The Best Zombie Cocktail Recipe, According to Experts

It was a top-secret recipe, and guests were only allowed two—so it’s no surprise Don the Beachcomber’s Zombie was a sensation from the moment it appeared on menus in 1934. As with all of Don the Beachcomber’s drinks, the ingredients of this particular creation were a tightly guarded secret, now known to us only through the dedication and research of Jeff “Beachbum” Berry. The two-drink limit was a reasonable policy, considering the original recipe contains four ounces of rum, outnumbering the nonalcoholic ingredients by a ratio of two to one. 

Though many modern bartenders have dialed down the volume of rum, the selection remains of paramount importance to any successful Zombie. On this front, the tasters—myself and bartenders Paul McGee, founder of Chicago’s lauded and now-closed tropical bar Lost Lake, Orlando Franklin McCray of Nightmoves in Brooklyn, and Garret Richard of Sunken Harbor Club, also in Brooklyn—were looking for an assertive blend, one able to toe the line between prominent and overbearing. You need to be able to taste the rum, but not taste just rum.


The other elements of the drink are not inconsequential, though. A Zombie “needs to have some bright citrus from the grapefruit, some herbaceousness from the absinthe, and a finish with cinnamon and clove from the bitters and falernum,” according to McGee. If any one element is out of alignment, the drink becomes a muddled mess. Richard draws a surprising but apt tech analogy: “Microsoft products can have several components fail and the product will still run; with Apple, on the other hand, if one part fails, the whole thing fails. Tiki drinks are like Apple.”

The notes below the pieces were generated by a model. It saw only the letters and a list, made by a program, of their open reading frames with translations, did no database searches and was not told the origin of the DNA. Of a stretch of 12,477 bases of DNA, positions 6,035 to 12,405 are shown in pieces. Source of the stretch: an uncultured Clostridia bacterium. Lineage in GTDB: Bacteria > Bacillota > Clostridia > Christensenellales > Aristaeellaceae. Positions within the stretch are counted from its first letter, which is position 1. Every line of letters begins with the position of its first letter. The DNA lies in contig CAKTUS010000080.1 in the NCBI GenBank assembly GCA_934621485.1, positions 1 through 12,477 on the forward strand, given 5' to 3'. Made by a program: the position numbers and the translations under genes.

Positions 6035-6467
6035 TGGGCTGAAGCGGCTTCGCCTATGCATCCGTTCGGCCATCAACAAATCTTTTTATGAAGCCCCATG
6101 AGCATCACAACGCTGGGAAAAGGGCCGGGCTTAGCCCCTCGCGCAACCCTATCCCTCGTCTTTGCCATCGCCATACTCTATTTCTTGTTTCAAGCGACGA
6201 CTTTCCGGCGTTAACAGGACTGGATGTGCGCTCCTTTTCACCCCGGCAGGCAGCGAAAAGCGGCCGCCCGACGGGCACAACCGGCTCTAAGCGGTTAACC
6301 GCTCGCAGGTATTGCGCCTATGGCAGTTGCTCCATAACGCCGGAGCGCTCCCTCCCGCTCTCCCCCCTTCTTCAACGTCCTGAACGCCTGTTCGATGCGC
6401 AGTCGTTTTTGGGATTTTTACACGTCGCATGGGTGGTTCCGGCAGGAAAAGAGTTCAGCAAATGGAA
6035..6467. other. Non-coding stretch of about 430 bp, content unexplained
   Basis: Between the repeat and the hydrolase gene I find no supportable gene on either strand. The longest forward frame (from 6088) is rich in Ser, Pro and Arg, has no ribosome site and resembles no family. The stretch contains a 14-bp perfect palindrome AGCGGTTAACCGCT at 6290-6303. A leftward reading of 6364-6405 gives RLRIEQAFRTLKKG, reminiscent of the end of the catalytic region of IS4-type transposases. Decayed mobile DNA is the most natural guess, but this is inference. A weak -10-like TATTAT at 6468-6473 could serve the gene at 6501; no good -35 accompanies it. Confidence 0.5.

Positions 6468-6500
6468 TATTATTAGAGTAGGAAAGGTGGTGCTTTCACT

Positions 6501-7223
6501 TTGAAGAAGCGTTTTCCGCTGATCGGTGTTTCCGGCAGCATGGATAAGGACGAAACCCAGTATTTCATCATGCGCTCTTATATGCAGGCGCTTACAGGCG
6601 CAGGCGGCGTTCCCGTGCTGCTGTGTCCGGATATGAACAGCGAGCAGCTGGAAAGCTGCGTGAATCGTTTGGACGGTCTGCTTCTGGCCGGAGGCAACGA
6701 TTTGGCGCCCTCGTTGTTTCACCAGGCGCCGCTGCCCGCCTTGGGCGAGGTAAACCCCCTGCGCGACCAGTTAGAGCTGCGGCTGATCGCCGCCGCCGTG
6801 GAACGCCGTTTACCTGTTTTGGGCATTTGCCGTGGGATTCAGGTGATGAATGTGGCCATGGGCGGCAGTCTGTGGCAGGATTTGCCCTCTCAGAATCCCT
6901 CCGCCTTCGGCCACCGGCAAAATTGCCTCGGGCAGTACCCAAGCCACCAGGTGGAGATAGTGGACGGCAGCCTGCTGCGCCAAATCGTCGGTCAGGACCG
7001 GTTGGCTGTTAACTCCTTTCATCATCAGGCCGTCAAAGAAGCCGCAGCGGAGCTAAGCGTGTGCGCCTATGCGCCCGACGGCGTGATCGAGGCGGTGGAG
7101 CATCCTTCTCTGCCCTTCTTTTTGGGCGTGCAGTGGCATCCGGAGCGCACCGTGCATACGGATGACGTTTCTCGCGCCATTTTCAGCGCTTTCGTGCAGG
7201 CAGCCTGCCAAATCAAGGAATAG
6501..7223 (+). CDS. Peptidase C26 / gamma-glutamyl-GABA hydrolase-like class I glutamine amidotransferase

The panel tasted eight drinks (mixed by Nightmoves bartender Lavender Chanell), each of which contained more than 10 ingredients. Our most ambitious tasting to date, the kitchen sink recipe necessitated the preparation of 20 unique syrups and the acquisition of 19 different rums. From the submitted recipes, first place went to Anton Kinloch of Fuchsia Tiki in New Paltz, New York. His Zombie recipe was the only one of eight in which the grenadine was perceptible—something McCray in particular had been searching for—thanks to the fact that Kinloch acidifies his syrup to make it pop, even when a mere tablespoon is used. For the rum, Kinloch is true to the hard-hitting nature of the original: He blends one and a half ounces each of Havana Club Añejo Clásico Puerto Rican rum and Hampden Estate 8-year Jamaican rum with an ounce of Hamilton 151-proof Demerara rum, which shone through the most. “[Demerara rum] should be at the top, with everything else surrounding it,” said Richard. “You can taste the layers,” McGee agreed.

Coming in second was Chris Coy’s Zombie from The Inferno Room in Indianapolis, Indiana. Though the rum profile—a blend of Plantation O.F.T.D., Worthy Park 109 Jamaican rum and Hamilton 151-proof Demerara rum—was not as assertive against the nonalcoholic components, Coy’s recipe stood out for its rich, velvety mouthfeel, an exceedingly difficult quality to achieve in a drink prepared via spindle blender, which can easily overdilute a drink and make it feel thin. To thank for that is a rich honey syrup that complements the requisite cinnamon syrup and falernum. “It’s so hard to get the texture right with this drink, and this one nailed it,” said Richard.

Third place went to Chantal Tseng, a Washington, D.C.-based bar consultant whose recipe was bold and spice-forward, with a thoughtful, theatrical and aromatic garnish: An inverted lime shell was filled with overproof Demerara rum, topped with a few drops of absinthe and Angostura bitters, and then ignited, dusted with nutmeg and poured over the drink. Tseng was the only bartender to opt for a measure of rhum agricole—a half-ounce, which she paired with overproof Jamaican and Demerara rums. Though the absinthe—a full quarter-ounce, compared to the drops and dashes of most other recipes—tilted the drink away from the archetype, it still stuck in our minds after tasting (and re-tasting) the lineup. As Richard summarized, “It’s a weirdo—a lovable weirdo.”



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